Turkey on Tuesday repeated an offer to the U.S. to establish a technical working group, including NATO, to help solve a dispute over Ankara's purchase of a Russian missile defense system.
Speaking at a virtual Atlantic Council event, Foreign Minister Mevlüt Çavuşoğlu said Turkey's stance on how to solve the issue had not changed.
"We offer the U.S. to establish a technical working group with NATO's inclusion, and NATO can lead this technical working group actually. This offer is still on the table," he said.
Ties between the NATO allies were badly strained last year over Turkey’s acquisition of the advanced S-400 Russian air defense system, prompting Washington to remove Turkey from its F-35 Lightning II jet program in July.
The U.S. argued that the system could be used by Russia to covertly obtain classified details on the Lockheed Martin F-35 jets and is incompatible with NATO systems. Turkey, however, insists that the S-400 would not be integrated into NATO systems and would not pose a threat to the alliance.
Before the outbreak of the coronavirus shifted focus away from the issue, Ankara's bilateral ties with Moscow took a heavy blow over Russia's support for the Bashar Assad regime's military offensive on the northwestern Syrian town of Idlib.
Ankara and Moscow on March 5 agreed to halt military activity in the region to contain the escalating conflict. The meeting came after regime forces attacked Turkish soldiers and civilians on the ground, causing Turkey to launch a renewed operation in Syria.
Turkey launched Operation Spring Shield on Feb. 27 after at least 34 Turkish soldiers were killed in an Assad regime airstrike in Idlib and after repeated violations of previous truces.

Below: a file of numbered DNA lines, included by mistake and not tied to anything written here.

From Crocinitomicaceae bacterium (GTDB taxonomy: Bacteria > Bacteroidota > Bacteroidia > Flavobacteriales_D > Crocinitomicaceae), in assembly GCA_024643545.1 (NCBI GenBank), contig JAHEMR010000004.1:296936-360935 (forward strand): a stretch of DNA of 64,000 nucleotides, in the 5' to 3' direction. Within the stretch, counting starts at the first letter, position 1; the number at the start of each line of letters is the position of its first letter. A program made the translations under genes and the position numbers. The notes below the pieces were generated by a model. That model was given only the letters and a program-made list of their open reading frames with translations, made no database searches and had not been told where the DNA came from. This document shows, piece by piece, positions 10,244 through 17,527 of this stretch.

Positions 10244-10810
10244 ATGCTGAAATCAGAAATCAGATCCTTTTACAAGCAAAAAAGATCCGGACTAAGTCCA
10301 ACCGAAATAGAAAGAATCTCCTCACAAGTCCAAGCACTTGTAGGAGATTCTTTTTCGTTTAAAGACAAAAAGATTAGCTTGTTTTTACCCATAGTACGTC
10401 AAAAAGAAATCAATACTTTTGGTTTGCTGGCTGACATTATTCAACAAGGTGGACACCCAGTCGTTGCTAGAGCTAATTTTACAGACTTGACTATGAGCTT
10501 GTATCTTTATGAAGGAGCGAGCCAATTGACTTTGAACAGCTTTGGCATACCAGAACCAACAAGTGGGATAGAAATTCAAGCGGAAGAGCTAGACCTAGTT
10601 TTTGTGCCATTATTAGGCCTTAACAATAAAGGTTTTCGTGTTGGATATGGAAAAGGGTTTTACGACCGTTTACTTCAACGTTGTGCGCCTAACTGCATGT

After some heavy fighting, Turkey asked Washington to deploy its Patriot missile defense system along its border with Syria for protection and said it was ready to purchase the systems from the U.S. as well.
President Recep Tayyip Erdoğan in March said the U.S. has offered to sell Turkey the system if Ankara promised not to operate the rival Russian system.
Both Turkey and the U.S. have largely kept silent on the S-400 issue since.
Çavuşoğlu added that Turkey was still willing to purchase Patriot batteries if the U.S. had a good offer.
Previous talks between Turkey and the U.S. on the purchase of the Patriots had collapsed over a host of issues, from the S-400s to Ankara’s dissatisfaction with Washington’s terms. Turkey has said it will only agree to an offer if it includes a technology transfer and joint production terms.
Ankara has repeatedly stressed it was the U.S.' refusal to sell it Patriots that led it to seek out other sellers, adding that Russia offered it a better deal, including technology transfers. Turkey even proposed setting up a commission to clarify any technical issues, but the U.S. has so far not responded to this proposal.
During a visit to Washington last November, Erdoğan met U.S. President Donald Trump and agreed with him on setting up a working group.
The Ankara-Moscow S-400 deal was inked back in April 2017, when the parties signed a $2.5 billion agreement for two S-400 batteries. The S-400 is Russia's most advanced long-range anti-aircraft missile defense system in use since 2007.
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